16 September 2015

History and its Limits: Tolstoy’s War and Peace

By Kathryn A. Kopple

Famously, Henry James detested historical novels.  At best, he regarded them as derivative, and at worst, he thought them cheap.  The historical novelist appropriates materials from sources far removed from first-hand experience.  The historical novelist works not with character, which is for James the novel’s true subject, but types.  The historical novelist never knows when to quit and instead produces cumbersome narratives better used as doorstops.  He spared no one his withering appraisal of historical fiction.  Leo Tolstoy—to whom the word genius is ascribed with such regularity it begins to feel as if it were part of his name (the Genius Leo Tolstoy)—did not escape James’ cudgel.  For James, Tolstoy was guilty on all charges.  He also committed one other unpardonable error. He allowed himself as a writer to be constrained by a concern peculiar to historical novels:  fidelity to his sources.  Historical realism, for James, is the enemy of artistic freedom.

This is not a mere quarrel over two different approaches to literature.  Tolstoy is a writer who does not allow himself the luxury of imagining that freedom exists in an essentially unfree society.  Individuals may enjoy greater or lesser privileges, but privilege is not freedom.  On the contrary, privilege is exhibit A in demonstrating the extent to which individuals are not the masters of their own existence.  In his major works—War and Peace and Anna Karenina—Tolstoy does not deviate from his worldview.  Even the most influential men—those who appear to wield absolute power over the fate of nations—are not free.  In War and Peace, Tolstoy takes it upon himself to demonstrate how no-one escapes this rule, not even legendary figures such as Napoleon Bonaparte.  

In the 19th century, Napoleon Bonaparte survived the maelstrom that followed in the aftermath of the French Revolution, seized power, and declared himself the emancipator of his country—and then of Europe.  Of course, he had his enemies.  But, he had far more supporters.   The conclusion drawn by historians goes something like this:  Napoleon was a great hero.  He did what great heroes do:  change history.  He could do all this because he was exceptional, and only the most exceptional persons know what to do with power.  Use it.  Tolstoy understood how such conclusions could be arrived at:  unchecked power is freedom at its absolute limit. But, Tolstoy would have none of it. He understood freedom defined by absolute power as abhorrent as well as false. He thought it the baldest lie.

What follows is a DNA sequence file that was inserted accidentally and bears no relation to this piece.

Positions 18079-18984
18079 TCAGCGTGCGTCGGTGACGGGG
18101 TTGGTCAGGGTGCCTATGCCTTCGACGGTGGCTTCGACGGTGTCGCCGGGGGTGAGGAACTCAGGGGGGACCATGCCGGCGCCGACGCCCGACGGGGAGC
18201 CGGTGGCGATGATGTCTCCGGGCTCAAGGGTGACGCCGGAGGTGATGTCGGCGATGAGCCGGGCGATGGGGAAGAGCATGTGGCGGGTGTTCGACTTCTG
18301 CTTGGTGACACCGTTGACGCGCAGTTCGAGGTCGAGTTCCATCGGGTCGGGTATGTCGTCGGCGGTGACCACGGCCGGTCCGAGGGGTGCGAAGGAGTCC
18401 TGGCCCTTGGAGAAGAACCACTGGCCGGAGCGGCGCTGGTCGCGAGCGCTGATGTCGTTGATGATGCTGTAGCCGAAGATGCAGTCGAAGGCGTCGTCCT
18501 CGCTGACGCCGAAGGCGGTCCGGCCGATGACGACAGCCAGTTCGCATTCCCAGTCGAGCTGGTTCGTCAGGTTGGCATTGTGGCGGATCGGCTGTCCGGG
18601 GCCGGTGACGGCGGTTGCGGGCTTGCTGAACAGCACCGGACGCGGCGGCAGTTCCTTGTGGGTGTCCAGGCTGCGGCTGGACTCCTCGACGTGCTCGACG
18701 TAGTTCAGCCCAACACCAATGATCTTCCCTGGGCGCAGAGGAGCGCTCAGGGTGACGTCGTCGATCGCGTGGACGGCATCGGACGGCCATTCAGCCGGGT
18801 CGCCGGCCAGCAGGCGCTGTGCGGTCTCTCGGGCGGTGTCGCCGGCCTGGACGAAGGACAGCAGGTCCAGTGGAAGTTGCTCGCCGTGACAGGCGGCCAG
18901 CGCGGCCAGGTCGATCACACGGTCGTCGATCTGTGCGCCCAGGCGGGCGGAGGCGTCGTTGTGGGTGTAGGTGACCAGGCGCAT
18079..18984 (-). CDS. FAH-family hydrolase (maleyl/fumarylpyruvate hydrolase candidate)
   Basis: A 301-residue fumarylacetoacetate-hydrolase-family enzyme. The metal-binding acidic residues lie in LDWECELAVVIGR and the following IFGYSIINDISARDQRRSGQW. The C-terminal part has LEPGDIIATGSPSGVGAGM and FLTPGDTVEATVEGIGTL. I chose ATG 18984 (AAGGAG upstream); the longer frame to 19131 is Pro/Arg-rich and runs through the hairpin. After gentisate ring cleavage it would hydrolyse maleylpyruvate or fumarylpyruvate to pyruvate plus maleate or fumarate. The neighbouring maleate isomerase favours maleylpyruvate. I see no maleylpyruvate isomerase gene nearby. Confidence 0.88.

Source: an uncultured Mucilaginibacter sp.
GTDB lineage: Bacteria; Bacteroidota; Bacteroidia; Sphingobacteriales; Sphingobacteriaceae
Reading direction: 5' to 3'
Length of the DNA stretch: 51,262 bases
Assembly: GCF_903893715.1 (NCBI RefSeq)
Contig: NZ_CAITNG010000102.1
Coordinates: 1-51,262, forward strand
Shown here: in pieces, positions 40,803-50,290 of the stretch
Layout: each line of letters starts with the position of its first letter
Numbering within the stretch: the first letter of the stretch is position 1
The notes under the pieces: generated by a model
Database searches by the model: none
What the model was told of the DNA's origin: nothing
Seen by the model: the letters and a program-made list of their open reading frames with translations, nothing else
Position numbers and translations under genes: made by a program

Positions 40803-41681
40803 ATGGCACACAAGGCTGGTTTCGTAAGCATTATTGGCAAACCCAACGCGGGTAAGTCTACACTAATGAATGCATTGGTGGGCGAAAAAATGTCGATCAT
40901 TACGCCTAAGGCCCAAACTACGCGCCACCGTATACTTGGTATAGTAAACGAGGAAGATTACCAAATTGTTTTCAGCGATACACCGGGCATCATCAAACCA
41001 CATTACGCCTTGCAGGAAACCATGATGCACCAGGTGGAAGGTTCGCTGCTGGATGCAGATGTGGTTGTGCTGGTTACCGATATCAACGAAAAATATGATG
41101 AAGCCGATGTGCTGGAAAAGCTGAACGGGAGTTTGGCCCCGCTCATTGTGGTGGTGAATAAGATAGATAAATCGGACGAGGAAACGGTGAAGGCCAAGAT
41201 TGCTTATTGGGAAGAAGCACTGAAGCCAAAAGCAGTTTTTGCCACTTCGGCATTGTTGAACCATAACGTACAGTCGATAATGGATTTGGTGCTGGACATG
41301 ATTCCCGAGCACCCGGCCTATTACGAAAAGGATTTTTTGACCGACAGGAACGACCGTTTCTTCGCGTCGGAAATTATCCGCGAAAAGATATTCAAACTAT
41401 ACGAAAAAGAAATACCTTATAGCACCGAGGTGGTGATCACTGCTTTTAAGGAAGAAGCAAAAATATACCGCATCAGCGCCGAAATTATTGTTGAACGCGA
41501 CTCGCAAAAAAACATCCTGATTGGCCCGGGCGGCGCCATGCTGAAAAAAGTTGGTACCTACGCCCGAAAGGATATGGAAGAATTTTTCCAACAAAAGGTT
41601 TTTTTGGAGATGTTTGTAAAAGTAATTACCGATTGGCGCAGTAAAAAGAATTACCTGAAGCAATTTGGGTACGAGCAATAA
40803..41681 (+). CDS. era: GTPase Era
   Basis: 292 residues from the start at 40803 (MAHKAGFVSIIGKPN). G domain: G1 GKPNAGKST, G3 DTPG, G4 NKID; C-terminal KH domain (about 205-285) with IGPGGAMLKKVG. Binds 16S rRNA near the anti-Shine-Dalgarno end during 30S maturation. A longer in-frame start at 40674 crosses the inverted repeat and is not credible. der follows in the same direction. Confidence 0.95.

Bonaparte had been dead less than a decade when Count Lev Nikolayevich Tolstoy was born in 1828.  By the time Tolstoy publishes War and Peace (1869), he was an aristocrat in his mid-thirties, married, who has put behind him, by all accounts, a colorful and checkered youth.  He had fought in both the Chechen and Crimean wars.  His writings about his war experiences, together with other works, earned Tolstoy the reputation of being one of Russia’s most gifted writers.  It is in War and Peace that Tolstoy offers up a portrait of Bonaparte that is contrary to the legend of the great man.  For Tolstoy, there are no great men.  And not simply because great men, like all humans, have flaws, but because historians are either enthralled or duped by the very idea of greatness.  When Tolstoy attacks Napoleon, he does not do so out of a particular disdain for the ruler (although, certainly Tolstoy had no love for the emperor).  He seeks to exorcize the spirit of Romanticism that deifies people to the detriment of all rationale thought.

But, there is a long process of initiation before readers of War and Peace can appreciate the extent to which Tolstoy struggled with the concept of freedom. The author lived during times of reform and repression. Serfdom had not yet been ended but there were attempts, not to mention significant setbacks, to reform. Reformists from the upper-classes fought for greater liberty and were put down by the tsar. Foundational institutions—marriage, for example—were riven by hypocrisy and void of virtues. And then there was the Church, with its self-proclaimed power over heaven and earth, which instilled superstition in the masses while doing very little to improve the conditions of poor. Everywhere Tolstoy looked, people were punished for thinking for themselves. War and Peace addresses this dilemma on a scale that can only be described as epic.

Tolstoy is such a good writer at creating convincing characters and story lines—extraordinarily good—that it can be tempting to become irritated with his habit of inserting exposition where the reader expects the narrative to chug along on its tracks, as if it were a well-oiled machine. And important authors have criticized him for his digressions, sermonizing, and belief system. There is a temptation to skip the boring parts of War and Peace, as they say, and get on with the story. But, at a price. War and Peace takes the reader through the military campaigns beginning with the Battle of Austerlitz in 1805 through France’s invasion of Russia in 1812. The war ends with the French army’s retreat after the Battle of Borodino, where some 70,000 lives are lost. The French arrive in Moscow to chaos—much of the city is in flames. The exposition makes it possible for the reader to understand why the beautiful city had to be destroyed in the most objective manner possible. For this task, Tolstoy settles on a detailed description of a dying beehive—and it is but one example of how the author asks us to consider the true complexities of historical events, so much so that the instigator of this destruction can never be named.

Kathryn A. Kopple is the author of Little Velásquez, a novel set in 15th century Spain.